Surricatta Logs on pfSense

Surricatta Logs on pfSense

Hello Again everyone,

Today I’d like to talk about network logs packet analysis and how truly expensive it can be. First off, I want to make it clear that I am not in any way recommending that you don’t log packets. Logging packets is an essential part of network security and I would argue that it is pretty much impossibe to ensure that your network is secure without doing some form of packet logging (at least in the short term). This is really more of a warning form the (now) wiser person based on a bad experience that I’ve just recently had.

As you are probably all well aware I am a bit of a pfSense nut (I feel perfectly safe admitting it, this is a “safe zone”). As such my pfSense box has tons of packages installed everything from Suricatta to squid. My pfSense box has around a 150GB (or there about) spinning metal hard drive. Over the past year or so I’ve noticed that the hard drive usage has gone from a few single-digit percentage points to around 98% usage. Incredibly high amount of growth just in as little as a year.

At first, I thought maybe this had something to do with the Squid proxy. Since it caches everything. Realistically it could fill up even a few tarabyte drive given enough time and the proper (or more accurately, the improper) settings. A few months ago I cleared the cache, reduced the cache size and went on with it (yes, I know that I should have seen from the drive usage that this didn’t really fix the problem but it’s worth remembering that I had my fingers in my ears completely oblivious to the real problem).

Fast forward a few mouths and the same thing happens and then I start to really wonder what the issue is. I once again login to the router, clear out the squid cache and that does almost nothing. I reclaimed only a few gigs of disk space. Confused, I fire up the pfSense command prompt (which is really just a FreeBSD command line) and run “du -h /” to try to find out what is eating all of my storage. Low and behold the storage is being taken by Suricatta’s log files. Yes that’s right, the Suricatta logs where over 100 GB in size! At this point I realize that it’s been keeping the logs THE ENTIRE TIME Suricatta’s been installed. At this point, I realize that we have a problem. I rush to check the Suricatta log settings in the WebGUI. And find out that by default there is no limit to log sizes. It will happily fill your hard drive with logs from the Surricatta package. I quickly changed this to something far more reasonable, applied the settings, and waited a bit to see if the machine has started deleting the logs. For some reason, the logs where still there. Flustered, I run “rm -r /var/log/suricatta*” and press “enter”.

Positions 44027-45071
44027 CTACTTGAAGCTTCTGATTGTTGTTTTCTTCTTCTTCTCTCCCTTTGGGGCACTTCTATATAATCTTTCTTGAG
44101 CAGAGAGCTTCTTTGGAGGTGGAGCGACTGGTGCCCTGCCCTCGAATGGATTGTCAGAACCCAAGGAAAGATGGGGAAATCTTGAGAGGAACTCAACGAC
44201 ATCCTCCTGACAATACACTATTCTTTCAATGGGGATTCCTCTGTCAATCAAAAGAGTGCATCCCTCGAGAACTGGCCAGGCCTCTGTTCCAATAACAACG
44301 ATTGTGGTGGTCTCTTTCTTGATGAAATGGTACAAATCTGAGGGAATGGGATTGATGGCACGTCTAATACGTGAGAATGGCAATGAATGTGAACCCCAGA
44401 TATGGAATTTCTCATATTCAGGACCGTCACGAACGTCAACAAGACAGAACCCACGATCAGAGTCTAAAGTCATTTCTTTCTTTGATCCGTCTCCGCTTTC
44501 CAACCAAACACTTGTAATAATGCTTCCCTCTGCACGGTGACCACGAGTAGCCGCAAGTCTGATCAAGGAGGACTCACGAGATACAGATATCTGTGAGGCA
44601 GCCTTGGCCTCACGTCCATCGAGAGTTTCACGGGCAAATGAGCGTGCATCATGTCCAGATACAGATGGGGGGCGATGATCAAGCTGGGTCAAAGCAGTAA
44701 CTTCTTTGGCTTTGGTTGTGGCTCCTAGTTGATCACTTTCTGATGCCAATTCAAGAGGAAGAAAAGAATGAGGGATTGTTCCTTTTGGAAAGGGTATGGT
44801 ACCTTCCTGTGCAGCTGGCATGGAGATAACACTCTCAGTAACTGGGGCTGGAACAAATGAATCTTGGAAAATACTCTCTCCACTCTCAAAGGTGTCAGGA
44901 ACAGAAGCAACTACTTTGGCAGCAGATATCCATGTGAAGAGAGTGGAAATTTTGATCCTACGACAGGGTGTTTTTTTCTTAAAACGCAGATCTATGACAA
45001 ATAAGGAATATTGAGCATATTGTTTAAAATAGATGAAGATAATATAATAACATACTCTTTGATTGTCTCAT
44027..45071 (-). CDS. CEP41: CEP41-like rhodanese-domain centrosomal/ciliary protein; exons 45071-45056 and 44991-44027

My hard drive usage dropped down to around 50%. Mission accomplished! (although I do remember the drive being less full then that before).

I figure “Whatever, the drive is fine now”. It should be fine. I checked the Suricatta settings just to make sure I didn’t just wipe out my settings. Good news: my settings are still there, bad news: Suricatta isn’t running on any of my interfaces. I figure alright, no big deal. I try to start Suricatta. It starts up but then blocks all my connections to the Internet. Even switching pages in the WebGUI takes a long time (Although I did notice that the RAM usage shot up to +90%). Somethings up again. My only option at this point was to reboot the router. I do this it starts up fine.

I log into the web interface and find out that the disk usage is now 4%, Suricatta is working fine, my Internet connection is back, the RAM usage is back to it’s normal 50%. And all is well. I don’t know why the RAM usage spiked before but after I restarted all was well.

The moral of the story: make sure Suricatta has limited log file sizes. Set it right after you install the package, before you forget, and it gets out of hand. The second moral of the story: sometimes a good old-fashioned restart does wonders.

Leave a Reply